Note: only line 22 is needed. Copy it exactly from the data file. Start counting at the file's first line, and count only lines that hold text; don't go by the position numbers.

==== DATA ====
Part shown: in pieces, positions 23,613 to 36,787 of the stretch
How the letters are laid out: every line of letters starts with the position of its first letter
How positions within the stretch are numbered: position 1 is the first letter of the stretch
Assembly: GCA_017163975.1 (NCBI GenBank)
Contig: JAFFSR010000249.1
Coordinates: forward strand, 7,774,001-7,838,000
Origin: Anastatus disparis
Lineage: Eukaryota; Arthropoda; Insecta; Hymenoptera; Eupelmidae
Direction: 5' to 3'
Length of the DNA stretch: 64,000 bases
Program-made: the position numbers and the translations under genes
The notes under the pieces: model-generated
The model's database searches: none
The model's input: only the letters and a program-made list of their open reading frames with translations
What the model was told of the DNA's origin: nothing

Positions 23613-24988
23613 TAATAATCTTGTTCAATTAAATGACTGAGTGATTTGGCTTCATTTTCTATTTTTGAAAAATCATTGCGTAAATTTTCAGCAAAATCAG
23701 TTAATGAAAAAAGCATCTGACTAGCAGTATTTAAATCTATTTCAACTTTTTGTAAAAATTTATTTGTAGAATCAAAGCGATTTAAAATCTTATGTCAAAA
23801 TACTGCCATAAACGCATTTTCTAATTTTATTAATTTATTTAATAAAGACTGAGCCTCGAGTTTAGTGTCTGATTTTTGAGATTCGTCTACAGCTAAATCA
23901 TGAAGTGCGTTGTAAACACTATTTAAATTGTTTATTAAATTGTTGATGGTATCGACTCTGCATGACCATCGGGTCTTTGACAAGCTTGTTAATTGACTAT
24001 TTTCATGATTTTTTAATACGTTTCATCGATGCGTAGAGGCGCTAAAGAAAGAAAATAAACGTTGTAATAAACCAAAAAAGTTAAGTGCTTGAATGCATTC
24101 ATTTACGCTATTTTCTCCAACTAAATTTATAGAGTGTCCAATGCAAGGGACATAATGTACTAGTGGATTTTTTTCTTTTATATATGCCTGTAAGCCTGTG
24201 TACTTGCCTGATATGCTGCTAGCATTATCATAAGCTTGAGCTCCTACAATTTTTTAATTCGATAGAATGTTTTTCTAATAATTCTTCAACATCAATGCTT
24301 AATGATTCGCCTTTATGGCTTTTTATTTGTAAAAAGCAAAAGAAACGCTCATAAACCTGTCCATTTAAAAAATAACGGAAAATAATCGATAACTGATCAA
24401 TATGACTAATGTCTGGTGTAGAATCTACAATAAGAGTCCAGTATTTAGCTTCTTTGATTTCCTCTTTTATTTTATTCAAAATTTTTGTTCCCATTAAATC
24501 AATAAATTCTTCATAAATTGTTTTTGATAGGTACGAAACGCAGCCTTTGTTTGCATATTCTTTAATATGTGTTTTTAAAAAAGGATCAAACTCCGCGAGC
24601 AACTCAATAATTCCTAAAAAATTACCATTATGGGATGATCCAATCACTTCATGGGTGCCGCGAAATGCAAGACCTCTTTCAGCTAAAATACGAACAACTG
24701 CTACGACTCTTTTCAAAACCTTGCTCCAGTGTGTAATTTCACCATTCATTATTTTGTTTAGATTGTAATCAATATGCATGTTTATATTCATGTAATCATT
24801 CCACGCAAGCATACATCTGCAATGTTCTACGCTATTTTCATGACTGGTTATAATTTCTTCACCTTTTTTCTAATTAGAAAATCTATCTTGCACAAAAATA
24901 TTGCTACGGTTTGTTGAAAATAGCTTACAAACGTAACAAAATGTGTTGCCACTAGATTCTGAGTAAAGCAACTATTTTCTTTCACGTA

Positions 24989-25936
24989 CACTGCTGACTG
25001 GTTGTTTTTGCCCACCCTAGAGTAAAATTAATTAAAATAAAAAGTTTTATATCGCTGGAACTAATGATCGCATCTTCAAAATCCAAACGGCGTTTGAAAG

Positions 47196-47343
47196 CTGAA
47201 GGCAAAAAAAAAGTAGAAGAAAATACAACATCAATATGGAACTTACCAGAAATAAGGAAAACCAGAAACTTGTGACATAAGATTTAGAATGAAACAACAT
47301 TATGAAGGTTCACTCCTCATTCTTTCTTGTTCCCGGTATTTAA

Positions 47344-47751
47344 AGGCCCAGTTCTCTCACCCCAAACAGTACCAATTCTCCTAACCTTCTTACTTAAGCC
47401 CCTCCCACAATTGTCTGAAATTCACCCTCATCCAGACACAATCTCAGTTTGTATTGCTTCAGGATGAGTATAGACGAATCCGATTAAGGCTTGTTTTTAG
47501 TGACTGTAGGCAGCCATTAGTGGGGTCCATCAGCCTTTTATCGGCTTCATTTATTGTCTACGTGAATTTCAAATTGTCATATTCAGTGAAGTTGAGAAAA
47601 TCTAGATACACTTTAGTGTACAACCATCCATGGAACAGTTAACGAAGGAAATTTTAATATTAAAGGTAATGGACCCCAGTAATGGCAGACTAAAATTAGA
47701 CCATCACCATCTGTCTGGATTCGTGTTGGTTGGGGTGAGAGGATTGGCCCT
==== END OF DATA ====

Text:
24101 ATTTACGCTATTTTCTCCAACTAAATTTATAGAGTGTCCAATGCAAGGGACATAATGTACTAGTGGATTTTTTTCTTTTATATATGCCTGTAAGCCTGTG